Iran has described an agreement to curb its nuclear program as "not acceptable" days after the United States hailed the new framework deal.
Following the announcement of a framework accord that the United States described as a major step in rolling back Iran’s nuclear work, leaders in Tehran began to accuse the Obama administration of lying about the deal’s parameters.
The disagreement revolves around a White House fact sheet that outlined concessions Tehran agreed to after negotiations in Lausanne, Switzerland, last week.
On Wednesday, Iran rejected most of the concessions it reportedly agreed to undertake.
Top Iranian leaders are describing the framework as a "lie" and announced that international nuclear inspectors will not be permitted to enter any of its contested military sites.
Iran also maintains that all of the Islamic Republic’s controversial nuclear work will continue under any deal—a claim that runs counter to White House claims.
"The U.S. fact sheet is a U.S. version and not acceptable to Iran," Iranian Foreign Ministry spokeswoman Marziyeh Afkham said in a Persian-language interview with the country’s state-controlled media, translated by the CIA’s Open Source Center.
Obama administration claims about Iranian nuclear concessions are a wish list, according to Afkham. None of these issues—including inspections of Iranian nuclear sites, the rollback of international sanctions, and Tehran’s right to continue enrichment—have been resolved, Afkham said.
"The Americans have mentioned a version of the negotiations from their own point of view," she said in an interview with Nasim Online. "They are known to the world for having such methods, and yet they have even made the Europeans object."
"There is no agreement yet," Afkham said. "There can be no agreement until all the issues are finalized."
Disagreements between the United States and Iran emerged after a joint press conference featuring Secretary of State John Kerry and Iranian Foreign Minister Javad Zarif.
Iran’s rejection of the administration’s characterization of the deal will likely complicate talks as negotiators work to finalize a deal by June.
Iranian Defense Minister Hossein Dehqan also pushed back against reported concessions, calling them a "lie."
Iran has not agreed to permit international inspectors to enter any of its military facilities under the framework, Dehqan said.
"No such agreement has been made," Dehquan told the Fars News Agency. "Principally speaking, visit to military centers is among our redlines and no such visit will be accepted."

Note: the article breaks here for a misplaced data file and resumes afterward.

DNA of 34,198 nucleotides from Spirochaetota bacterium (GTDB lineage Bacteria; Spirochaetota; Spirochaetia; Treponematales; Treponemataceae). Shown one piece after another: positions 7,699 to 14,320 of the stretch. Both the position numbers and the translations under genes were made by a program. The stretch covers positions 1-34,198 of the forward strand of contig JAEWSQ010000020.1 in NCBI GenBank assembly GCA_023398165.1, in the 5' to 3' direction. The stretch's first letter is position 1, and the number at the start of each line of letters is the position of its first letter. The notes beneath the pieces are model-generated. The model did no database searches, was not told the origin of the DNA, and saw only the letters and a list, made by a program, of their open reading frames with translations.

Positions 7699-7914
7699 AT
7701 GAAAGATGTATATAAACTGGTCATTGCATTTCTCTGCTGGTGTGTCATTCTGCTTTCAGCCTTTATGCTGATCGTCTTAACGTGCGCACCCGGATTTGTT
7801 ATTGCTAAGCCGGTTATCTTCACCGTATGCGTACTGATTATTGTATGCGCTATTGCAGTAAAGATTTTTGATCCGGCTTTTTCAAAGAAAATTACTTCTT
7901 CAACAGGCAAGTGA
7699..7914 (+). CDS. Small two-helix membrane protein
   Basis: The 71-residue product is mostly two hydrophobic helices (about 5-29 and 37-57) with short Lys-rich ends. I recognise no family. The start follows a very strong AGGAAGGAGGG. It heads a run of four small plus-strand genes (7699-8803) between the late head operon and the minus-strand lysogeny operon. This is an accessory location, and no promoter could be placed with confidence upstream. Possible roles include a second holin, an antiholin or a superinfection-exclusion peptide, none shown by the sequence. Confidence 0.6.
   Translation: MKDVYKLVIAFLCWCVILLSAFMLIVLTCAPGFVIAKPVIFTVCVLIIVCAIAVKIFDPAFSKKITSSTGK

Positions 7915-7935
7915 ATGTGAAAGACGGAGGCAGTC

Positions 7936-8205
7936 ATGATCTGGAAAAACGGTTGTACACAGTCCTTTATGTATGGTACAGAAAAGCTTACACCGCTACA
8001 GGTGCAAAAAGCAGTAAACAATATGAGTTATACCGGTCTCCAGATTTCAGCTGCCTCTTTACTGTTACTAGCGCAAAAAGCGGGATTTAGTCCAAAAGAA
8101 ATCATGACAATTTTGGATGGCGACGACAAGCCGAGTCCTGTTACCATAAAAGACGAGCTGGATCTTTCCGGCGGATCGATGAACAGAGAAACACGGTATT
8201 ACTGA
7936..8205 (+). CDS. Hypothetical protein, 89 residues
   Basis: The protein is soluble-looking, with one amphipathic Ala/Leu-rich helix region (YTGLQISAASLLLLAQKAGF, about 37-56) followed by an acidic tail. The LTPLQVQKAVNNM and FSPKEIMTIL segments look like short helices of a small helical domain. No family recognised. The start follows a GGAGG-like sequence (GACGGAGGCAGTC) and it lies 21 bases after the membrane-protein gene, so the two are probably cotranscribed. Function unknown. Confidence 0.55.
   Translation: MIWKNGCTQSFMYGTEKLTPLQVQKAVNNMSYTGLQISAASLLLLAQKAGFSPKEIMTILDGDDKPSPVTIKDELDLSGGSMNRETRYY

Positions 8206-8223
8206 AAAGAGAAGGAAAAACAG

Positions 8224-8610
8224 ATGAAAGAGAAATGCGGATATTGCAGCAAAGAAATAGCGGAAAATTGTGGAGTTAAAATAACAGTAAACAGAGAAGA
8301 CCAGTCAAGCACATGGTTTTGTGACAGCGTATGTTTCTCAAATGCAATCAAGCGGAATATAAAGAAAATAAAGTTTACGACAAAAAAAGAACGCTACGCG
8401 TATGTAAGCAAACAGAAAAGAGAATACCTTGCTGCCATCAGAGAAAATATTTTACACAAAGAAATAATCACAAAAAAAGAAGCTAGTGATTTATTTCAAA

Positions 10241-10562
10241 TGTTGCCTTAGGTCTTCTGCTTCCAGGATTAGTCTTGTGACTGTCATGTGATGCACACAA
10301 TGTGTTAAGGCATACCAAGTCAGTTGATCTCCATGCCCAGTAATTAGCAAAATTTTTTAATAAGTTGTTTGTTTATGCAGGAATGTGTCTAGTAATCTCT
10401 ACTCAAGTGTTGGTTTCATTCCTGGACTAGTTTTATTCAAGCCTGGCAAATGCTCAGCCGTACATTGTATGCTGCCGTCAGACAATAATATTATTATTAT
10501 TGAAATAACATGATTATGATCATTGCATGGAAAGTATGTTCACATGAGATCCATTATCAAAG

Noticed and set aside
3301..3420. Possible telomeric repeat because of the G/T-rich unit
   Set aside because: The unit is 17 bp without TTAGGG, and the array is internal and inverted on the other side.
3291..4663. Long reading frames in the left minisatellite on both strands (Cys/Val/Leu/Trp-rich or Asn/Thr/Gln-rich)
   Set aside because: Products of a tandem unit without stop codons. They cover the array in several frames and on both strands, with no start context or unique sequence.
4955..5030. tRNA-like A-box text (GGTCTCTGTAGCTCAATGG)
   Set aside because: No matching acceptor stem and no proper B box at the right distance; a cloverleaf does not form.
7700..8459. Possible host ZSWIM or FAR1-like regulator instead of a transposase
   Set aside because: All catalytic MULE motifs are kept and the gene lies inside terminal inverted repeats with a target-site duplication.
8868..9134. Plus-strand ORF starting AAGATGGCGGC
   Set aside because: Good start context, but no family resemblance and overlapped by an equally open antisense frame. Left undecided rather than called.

State Department Spokeswoman Marie Harf said access to Iranian military sites is still up for debate.
"We are still negotiating over all of the people and places where the [International Atomic Energy Agency] will have access required when it comes to possible military dimensions," Harf told reporters Friday.
"We have a path forward here, an agreement that Iran will undertake a [previous military site] access list process to form out that list when it comes to potential military sites. That’s part of what will be negotiated over the next three months, but in principle, we have agreement that that is a process they will undertake."
Access to military sites such as Parchin will be critical, Harf said.
Iran has vowed to inject uranium gas—a key nuclear ingredient—into its newest generation of advanced centrifuges upon the finalization of any deal.
Following the announcement of the new framework, Zarif reportedly received "a hero’s welcome in Tehran," according to the Middle East Media Research Institute (MEMRI).
Iranian television reported that upon arriving home, Zarif received a tremendous welcome, according to Iranian news reports translated by MEMRI.
Iranians "believe that what happened in Lausanne was a clear Iranian victory, for which they waited for years, with their eyes set upon the emerging of their country from the hardship of the international sanctions," Iranian television reported.
Former Pentagon adviser Michael Rubin said the emerging schisms between Iran and the United States are startling.
"It’s become the incredible disappearing deal," Rubin said. The Iranians "have a completely different conception of what was agreed than Kerry and team."
This could erode trust between the two sides and complicate the Obama administration’s efforts to sell Congress on the agreement, Rubin said.
"Obama now asks the United States to embrace a deal that according to the Iranians doesn’t permit full inspections, doesn’t eliminate plutonium production, provides sanctions relief based on Iranian promises and not behavior, and doesn’t eliminate Iran’s path to a bomb," Rubin said. "It’s a historic deal, but for all the wrong reasons."